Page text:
He goes by the name Mr., a fitting alias suggesting an anonymous older man—the kind who might show up at a playground with stashes of candy, or watch a junior high school play from the auditorium's shadowy back row. Indeed, Mr. is a Japanese artist whose cartoonish paintings and sculptures in bubblegum colors derive from Japan's otaku (or “geek”) subculture. As such, he shares the otaku obsession with anime, manga comic books and what many have described as their unhealthy infatuation with little girls.
Recently, as Mr. prepared for his first New York solo show at Lehmann Maupin gallery, we visited him at the Long Island City headquarters of Kaikai Kiki, the artist agency headed by Japanese art star Takashi Murakami. Paintings of prepubescents—lifting their skirts, flashing bits of underwear and fearfully gazing up at a naked man's crotch—lined the studio's walls, while assistants put the finishing touches on a room-sized sculpture of a doe-eyed, pink-haired girl.
Mr.'s images are compellingly saccharine portraits of innocence taken to unsettling, seductive extremes. Admitting to a Lolita complex—though he says he doesn't act on it—he maintains the line between fantasy and reality by realizing his fantasies through the medium of his work. All the while, his subject matter is both intensified and chastened, its dark desires illuminated by a sheen of cuteness, posing questions about the limits of acceptability, the boundlessness of imagination and the perversions hidden within all cultures, whether otaku or otherwise. Wearing a white terry cloth head wrap and a neatly-trimmed mustache, the mild-mannered, 37-year-old artist gave us his side of the story.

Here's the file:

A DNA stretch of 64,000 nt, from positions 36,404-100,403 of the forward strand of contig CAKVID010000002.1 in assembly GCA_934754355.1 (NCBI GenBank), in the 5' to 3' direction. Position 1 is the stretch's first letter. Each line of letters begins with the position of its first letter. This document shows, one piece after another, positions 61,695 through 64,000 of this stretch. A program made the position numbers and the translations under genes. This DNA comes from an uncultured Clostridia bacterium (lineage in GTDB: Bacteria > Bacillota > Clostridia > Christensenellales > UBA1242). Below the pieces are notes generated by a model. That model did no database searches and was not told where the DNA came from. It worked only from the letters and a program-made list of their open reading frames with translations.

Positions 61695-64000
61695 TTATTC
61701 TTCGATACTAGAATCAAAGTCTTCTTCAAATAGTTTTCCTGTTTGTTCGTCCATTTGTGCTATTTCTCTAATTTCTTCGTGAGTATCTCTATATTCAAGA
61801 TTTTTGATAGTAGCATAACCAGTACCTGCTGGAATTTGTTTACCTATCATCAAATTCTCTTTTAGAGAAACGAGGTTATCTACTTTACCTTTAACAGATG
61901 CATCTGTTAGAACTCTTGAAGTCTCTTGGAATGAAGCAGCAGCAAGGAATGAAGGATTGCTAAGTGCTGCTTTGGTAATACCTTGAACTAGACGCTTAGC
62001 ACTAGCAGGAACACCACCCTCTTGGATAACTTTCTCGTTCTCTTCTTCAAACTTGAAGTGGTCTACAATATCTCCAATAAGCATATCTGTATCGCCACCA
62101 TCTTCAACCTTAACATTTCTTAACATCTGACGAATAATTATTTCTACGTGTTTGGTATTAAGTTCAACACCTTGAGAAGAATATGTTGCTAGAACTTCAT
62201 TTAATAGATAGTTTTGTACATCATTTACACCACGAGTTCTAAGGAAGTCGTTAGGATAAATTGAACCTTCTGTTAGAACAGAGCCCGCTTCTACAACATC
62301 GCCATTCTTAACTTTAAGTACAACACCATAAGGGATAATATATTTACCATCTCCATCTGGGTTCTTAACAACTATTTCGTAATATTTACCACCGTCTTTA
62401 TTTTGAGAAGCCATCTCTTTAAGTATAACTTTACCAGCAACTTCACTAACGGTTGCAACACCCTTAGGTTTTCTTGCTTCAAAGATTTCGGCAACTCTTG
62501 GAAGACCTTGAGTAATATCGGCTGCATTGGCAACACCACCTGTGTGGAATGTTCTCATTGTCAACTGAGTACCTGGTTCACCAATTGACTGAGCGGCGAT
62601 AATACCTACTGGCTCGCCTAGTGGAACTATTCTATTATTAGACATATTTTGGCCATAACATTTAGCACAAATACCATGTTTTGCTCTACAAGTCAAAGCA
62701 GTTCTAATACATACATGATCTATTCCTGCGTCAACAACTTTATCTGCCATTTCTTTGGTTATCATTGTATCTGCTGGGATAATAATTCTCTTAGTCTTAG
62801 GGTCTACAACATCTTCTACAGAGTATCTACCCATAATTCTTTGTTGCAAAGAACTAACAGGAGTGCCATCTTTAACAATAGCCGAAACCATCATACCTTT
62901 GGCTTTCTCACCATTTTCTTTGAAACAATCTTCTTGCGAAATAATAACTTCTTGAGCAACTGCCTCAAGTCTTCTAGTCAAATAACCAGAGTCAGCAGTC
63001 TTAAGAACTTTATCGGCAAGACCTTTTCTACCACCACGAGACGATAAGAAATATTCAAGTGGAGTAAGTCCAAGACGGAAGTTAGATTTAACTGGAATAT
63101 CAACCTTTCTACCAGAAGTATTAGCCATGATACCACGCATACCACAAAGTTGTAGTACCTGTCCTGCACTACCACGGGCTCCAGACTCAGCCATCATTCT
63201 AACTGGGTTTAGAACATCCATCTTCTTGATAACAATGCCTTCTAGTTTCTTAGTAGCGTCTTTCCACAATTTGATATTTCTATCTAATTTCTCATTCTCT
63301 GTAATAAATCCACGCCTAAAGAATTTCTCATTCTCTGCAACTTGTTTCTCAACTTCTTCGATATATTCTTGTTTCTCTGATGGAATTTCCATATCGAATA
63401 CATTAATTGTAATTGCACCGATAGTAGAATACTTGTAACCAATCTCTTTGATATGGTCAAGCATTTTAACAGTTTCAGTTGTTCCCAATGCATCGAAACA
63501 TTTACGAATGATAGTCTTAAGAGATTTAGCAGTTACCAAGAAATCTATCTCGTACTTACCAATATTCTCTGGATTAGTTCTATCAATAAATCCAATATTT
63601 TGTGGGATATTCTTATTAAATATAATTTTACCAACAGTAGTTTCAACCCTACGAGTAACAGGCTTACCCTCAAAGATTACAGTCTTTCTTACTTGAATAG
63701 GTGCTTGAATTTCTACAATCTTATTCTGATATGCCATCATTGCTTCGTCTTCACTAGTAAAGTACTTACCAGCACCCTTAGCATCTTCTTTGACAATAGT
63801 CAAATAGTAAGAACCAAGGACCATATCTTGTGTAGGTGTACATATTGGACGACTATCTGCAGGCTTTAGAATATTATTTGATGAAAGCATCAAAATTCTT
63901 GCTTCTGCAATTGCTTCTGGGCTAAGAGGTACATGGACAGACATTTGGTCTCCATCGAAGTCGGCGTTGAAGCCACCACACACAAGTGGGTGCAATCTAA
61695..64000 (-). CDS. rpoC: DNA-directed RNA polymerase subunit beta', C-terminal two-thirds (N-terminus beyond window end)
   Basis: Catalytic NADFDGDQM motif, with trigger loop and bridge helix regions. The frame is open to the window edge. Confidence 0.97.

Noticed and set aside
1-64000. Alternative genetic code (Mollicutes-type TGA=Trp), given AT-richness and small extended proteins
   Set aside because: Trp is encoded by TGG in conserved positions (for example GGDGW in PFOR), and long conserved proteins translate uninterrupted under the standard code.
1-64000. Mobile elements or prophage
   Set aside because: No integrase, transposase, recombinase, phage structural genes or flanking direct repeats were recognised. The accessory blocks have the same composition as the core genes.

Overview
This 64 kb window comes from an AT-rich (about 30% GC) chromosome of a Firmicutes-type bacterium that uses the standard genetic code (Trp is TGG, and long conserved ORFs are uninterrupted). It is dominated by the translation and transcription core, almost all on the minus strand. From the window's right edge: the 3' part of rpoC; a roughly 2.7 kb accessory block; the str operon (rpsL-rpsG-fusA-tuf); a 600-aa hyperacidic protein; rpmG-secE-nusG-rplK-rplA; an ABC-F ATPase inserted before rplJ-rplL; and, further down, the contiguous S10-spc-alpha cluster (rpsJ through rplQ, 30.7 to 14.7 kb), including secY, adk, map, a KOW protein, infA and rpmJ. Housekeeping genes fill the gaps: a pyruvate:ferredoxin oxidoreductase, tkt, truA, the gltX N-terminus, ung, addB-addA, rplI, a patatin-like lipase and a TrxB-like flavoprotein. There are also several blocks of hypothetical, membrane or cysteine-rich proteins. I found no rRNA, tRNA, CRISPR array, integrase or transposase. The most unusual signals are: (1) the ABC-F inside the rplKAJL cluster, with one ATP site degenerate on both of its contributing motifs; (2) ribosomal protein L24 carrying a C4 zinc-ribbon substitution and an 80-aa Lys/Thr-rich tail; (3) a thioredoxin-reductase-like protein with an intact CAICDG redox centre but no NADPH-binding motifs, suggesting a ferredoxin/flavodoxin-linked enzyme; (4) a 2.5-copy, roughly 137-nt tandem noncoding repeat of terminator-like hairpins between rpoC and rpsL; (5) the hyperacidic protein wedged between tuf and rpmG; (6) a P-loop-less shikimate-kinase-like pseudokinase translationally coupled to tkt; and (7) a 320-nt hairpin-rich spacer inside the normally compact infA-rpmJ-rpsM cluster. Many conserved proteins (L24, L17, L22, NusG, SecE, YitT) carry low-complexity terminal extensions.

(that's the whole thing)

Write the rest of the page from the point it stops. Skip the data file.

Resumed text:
So who were you before you were Mr.?
I was an art student. And I never took out my garbage. Instead, I'd collect it and make it into art, sort of inspired by Arte Povera. I'd put some of it in plastic bags and date it—like a way of recording my life.
I'm almost afraid to ask, but what was in your garbage?
Magazines, food, packaging from convenience stores. I'd keep the paper sleeves that chopsticks come in, but throw out the chopsticks.
So how did you get into otaku culture?
I always liked manga comic books, since I was little. But when I was in high school, I started becoming more artistic and didn't just want to read manga. In fact, I was embarrassed by being an otaku.
In Japan, there are a lot of otakus who have a Lolita complex. And when I was in high school, there was an incident when one of them killed four girls. I also had a Lolita complex—I still do—but that incident made me not want to be part of that. I wasn't happy about being associated with it.
Is that when you decided to become Mr.? How’d you come up with that name, by the way?
It happened about 12 or 13 years ago, when I started doing my paintings. There's a very famous baseball player in Japan, Shigeo Nagashima, whose nickname was Mr. Giants. [The team he played for was the Yomiuri Giants.] People told me we were kind of similar. He was kind of weird and I guess I'm kind of weird—people always think I say strange things—so I took his nickname, but just the Mr. part.